"From the Big Bang to the Nobel Prize and on to the James Webb Space Telescope and the discovery of alien life"
Dr. John C. Mather
NASA Goddard Space Flight Center
Recipient of the 2006 Nobel Prize in Physics
Please note that an RSVP does not
guarantee seating at this event. Seating is first-come, first-served. Doors open to non-members of RASC Vancouver at 7PM.
Should we exceed the seating capacity of the Space Centre auditorium, we ask for your understanding.
The history of the universe in a nutshell, from the Big Bang to now, and on to the future – John Mather will tell the story of how we got here, how the Universe began with a Big Bang, how it could have produced an Earth where sentient beings can live, and how those beings are discovering their history. Mather was Project Scientist for NASA’s Cosmic Background Explorer (COBE) satellite, which measured the spectrum (the color) of the heat radiation from the Big Bang, discovered hot and cold spots in that radiation, and hunted for the first objects that formed after the great explosion. He will explain Einstein’s biggest mistake, show how Edwin Hubble discovered the expansion of the universe, how the COBE mission was built, and how the COBE data support the Big Bang theory. He will also show NASA’s plans for the next great telescope in space, the James Webb Space Telescope. It will look even farther back in time than the Hubble Space Telescope, and will look inside the dusty cocoons where stars and planets are being born today. It is capable of examining Earth-like planets around other stars using the transit technique, and future missions may find signs of life. Currently planned for launch in 2014, the JWST may lead to another Nobel prize for some lucky observer..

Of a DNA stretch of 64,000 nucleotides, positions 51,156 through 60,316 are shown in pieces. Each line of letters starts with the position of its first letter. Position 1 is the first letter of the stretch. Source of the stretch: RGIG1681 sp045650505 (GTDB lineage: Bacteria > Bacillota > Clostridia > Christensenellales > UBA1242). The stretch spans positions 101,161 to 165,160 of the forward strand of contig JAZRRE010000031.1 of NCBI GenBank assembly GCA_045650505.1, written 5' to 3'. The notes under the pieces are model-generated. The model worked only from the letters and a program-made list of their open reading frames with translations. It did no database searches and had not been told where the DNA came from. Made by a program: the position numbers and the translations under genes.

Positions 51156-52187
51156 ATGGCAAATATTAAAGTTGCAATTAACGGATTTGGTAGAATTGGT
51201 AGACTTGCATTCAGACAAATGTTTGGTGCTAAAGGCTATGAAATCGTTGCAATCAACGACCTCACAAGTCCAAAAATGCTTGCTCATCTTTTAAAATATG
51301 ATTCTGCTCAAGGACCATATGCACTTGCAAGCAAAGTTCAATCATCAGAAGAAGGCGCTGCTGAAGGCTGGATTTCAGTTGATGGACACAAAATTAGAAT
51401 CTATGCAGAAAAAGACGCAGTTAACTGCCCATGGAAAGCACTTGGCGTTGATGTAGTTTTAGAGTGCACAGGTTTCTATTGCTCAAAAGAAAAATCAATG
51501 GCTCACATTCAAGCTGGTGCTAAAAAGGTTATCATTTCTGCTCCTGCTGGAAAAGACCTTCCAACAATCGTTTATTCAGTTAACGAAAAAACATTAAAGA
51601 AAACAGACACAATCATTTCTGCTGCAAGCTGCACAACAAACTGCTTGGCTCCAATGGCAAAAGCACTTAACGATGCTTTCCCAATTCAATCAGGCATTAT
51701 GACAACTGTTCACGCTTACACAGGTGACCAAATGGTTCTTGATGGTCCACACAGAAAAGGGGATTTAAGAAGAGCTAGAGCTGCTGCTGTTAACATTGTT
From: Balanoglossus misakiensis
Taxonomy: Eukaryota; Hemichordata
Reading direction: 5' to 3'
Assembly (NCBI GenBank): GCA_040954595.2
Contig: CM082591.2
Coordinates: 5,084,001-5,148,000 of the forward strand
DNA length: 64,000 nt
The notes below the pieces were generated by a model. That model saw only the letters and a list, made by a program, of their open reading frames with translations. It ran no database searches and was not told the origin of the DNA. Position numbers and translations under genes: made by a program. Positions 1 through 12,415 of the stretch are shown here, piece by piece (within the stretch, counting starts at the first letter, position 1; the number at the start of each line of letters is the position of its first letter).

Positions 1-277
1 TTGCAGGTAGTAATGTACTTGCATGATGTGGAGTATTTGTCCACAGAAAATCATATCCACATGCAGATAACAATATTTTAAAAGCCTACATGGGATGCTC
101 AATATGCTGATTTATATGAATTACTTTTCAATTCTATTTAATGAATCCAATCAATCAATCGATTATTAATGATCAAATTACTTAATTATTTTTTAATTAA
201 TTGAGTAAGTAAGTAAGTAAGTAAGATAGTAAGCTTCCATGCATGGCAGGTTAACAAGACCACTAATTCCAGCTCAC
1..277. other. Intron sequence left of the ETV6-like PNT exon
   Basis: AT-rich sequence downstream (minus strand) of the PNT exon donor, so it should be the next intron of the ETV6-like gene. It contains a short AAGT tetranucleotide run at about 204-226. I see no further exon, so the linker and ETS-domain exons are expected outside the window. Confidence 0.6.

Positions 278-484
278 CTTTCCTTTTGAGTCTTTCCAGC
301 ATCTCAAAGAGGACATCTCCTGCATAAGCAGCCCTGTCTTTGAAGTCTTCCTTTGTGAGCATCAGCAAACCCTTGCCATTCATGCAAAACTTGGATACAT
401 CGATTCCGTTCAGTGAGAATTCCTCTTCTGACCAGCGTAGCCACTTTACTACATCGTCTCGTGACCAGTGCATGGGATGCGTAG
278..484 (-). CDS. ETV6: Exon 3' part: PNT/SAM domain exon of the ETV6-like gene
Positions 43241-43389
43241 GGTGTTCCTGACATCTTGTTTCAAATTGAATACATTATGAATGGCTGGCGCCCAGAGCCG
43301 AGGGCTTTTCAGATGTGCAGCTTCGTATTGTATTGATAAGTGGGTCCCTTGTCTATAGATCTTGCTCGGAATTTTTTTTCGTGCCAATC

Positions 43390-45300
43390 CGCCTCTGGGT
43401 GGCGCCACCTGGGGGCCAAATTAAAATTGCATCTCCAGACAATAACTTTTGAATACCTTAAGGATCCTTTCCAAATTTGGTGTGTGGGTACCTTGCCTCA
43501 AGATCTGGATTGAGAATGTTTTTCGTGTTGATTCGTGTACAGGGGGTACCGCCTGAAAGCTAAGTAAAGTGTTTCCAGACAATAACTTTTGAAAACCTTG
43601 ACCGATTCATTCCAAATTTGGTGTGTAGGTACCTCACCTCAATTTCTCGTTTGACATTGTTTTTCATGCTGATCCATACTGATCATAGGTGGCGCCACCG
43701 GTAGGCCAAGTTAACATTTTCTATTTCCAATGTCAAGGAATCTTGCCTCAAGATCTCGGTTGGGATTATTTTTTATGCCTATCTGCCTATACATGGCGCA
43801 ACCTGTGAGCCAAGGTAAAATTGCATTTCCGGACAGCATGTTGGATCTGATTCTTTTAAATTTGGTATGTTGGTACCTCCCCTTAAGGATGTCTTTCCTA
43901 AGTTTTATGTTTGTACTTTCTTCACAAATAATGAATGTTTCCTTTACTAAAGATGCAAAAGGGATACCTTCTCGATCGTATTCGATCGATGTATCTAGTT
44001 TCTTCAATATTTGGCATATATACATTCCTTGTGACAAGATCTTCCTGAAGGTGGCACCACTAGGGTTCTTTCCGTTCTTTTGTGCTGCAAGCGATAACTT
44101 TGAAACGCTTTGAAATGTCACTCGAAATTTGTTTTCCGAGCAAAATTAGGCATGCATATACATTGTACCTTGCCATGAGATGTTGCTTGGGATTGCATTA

This is the Royal Astronomical Society of Canada - Vancouver monthly meeting and is shared with the general public at no charge.
We meet at 7:30 p.m. on the second Thursday of each month, downstairs in the auditorium of the H.R. MacMillan Space Centre.
Astro-coffee and astro-cookies will be served at the Southam Observatory after the meeting.